SEATTLE — To the surprise of virtually no one, Seattle Sounders fans voted overwhelmingly to retain Garth Lagerwey as the team’s general manager. Although the vote failed to reach the 40 percent threshold — 37.2 percent of eligible voters cast a vote — that would have made the results binding, 87.3 percent of the ballots cast were in support of Lagerwey.
That’s not quite as high as the 96.3 percent support that Adrian Hanauer received during the first GM vote in 2012, when 41.7 percent of the eligible votes were cast, but it still suggests a high degree of satisfaction with the job Lagerwey is doing. For Lagerwey to have been removed, 67 percent of the votes would have needed to be “no confidence” and 40 percent of eligible votes would have needed to be cast.
Just how many votes were cast in this election is not entirely clear — somewhat by design — but Alliance Council President Martin Buckley did say more total votes were cast in this election than in Hanauer’s, when the number was reported as 13,775.
“We didn’t hit 40 percent, but the 40 percent is only important when we’re trying to get rid of a general manager,” said Sounders minority owner Drew Carey, who made a rare in-person appearance at Tuesday’s Alliance Business Meeting. “So we’re not totally upset we didn’t get to 40 percent, but the more participation the better. Like in politics, when things are pretty good turnout isn’t that big; unlike when an election is really important, it’s life-and-deathy ... like lately.”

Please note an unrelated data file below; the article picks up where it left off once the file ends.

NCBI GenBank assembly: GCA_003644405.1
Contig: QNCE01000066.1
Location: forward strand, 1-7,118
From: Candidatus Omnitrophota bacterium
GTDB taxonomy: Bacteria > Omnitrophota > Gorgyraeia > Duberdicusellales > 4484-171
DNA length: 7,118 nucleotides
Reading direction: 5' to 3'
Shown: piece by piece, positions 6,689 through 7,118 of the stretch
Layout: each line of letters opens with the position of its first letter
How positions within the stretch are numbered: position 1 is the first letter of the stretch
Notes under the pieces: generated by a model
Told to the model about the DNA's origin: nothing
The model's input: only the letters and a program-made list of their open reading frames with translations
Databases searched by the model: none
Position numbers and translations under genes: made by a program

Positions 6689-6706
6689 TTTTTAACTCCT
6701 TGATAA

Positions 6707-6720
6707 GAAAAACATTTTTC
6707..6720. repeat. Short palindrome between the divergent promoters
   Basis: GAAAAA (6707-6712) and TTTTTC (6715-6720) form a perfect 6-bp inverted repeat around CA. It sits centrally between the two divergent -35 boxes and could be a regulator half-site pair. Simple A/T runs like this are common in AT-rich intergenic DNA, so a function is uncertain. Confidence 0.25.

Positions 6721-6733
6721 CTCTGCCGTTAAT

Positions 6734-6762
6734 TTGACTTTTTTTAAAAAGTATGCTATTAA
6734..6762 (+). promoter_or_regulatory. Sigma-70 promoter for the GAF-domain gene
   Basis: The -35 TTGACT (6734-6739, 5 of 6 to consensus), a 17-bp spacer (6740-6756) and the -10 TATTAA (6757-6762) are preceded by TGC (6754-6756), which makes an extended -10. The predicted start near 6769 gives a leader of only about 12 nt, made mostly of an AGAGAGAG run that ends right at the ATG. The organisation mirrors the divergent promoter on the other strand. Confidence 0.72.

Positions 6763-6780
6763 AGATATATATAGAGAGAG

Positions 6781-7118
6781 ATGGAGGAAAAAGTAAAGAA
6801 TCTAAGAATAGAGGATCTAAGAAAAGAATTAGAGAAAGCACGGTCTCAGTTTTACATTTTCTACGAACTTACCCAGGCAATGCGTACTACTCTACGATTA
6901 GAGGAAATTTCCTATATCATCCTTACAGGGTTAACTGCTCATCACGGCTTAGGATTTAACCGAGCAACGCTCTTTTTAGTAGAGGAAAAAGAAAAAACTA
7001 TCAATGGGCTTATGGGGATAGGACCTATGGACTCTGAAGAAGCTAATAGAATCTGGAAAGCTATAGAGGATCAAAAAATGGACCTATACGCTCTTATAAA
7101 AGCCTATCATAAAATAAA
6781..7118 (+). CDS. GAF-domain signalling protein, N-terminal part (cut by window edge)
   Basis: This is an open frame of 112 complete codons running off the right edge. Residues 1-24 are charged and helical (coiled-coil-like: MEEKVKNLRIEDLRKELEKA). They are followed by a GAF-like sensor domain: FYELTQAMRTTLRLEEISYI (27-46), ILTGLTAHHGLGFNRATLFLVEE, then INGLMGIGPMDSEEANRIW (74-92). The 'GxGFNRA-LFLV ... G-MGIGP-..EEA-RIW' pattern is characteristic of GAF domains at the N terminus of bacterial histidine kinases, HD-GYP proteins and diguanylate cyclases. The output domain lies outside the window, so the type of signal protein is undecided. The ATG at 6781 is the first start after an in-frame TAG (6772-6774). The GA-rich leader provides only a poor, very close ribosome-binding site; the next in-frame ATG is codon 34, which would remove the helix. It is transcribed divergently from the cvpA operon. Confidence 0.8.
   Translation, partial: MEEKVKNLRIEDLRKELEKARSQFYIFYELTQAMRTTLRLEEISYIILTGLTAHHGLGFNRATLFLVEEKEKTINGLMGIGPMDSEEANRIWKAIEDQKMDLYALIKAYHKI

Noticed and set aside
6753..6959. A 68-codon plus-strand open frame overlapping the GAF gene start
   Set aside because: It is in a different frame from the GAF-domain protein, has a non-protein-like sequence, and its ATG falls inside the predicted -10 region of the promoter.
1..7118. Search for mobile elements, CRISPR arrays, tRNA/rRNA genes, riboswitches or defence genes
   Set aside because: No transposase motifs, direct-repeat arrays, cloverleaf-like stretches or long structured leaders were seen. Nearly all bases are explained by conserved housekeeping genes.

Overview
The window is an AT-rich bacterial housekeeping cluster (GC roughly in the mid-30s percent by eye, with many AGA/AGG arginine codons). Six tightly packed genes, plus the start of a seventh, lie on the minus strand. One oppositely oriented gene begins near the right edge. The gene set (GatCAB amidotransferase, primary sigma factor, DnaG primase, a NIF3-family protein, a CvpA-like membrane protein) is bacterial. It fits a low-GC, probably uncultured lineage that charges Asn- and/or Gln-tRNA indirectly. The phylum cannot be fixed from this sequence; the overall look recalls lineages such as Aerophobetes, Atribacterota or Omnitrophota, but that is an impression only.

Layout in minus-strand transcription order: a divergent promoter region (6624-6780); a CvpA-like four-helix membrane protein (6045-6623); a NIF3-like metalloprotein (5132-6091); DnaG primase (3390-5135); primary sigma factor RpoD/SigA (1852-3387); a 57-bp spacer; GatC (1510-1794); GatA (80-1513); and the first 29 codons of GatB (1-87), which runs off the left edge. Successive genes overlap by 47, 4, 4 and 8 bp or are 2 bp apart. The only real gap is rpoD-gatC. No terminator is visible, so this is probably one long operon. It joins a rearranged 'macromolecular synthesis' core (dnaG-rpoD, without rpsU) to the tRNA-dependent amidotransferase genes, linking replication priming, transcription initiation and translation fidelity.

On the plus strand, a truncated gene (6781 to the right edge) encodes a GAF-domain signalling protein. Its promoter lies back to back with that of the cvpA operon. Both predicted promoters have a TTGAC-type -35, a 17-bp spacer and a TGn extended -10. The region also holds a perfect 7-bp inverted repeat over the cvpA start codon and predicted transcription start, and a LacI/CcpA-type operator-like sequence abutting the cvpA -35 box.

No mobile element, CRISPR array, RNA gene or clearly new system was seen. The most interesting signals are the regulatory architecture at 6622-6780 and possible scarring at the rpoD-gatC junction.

Under Lagerwey’s guidance, the Sounders have made the playoffs all four years and twice reached the MLS Cup final, winning it in 2016. This year, they enjoyed their best regular-season under Lagerwey — and their third best of all time — with 59 points, which included the best-ever half-season performance in MLS history as the Sounders went 14-2-1 down the stretch. Their +15 goal-difference ranks as the second best figure in the club’s 10 years of MLS existence.
“It’s an honor and a privilege to be appointed as GM of the Sounders, but to be elected means even more,” Lagerwey said. “To have the support of all of you — 87 percent, I’m not sure you can get that many people to agree on a flavor of ice cream — that means a lot.”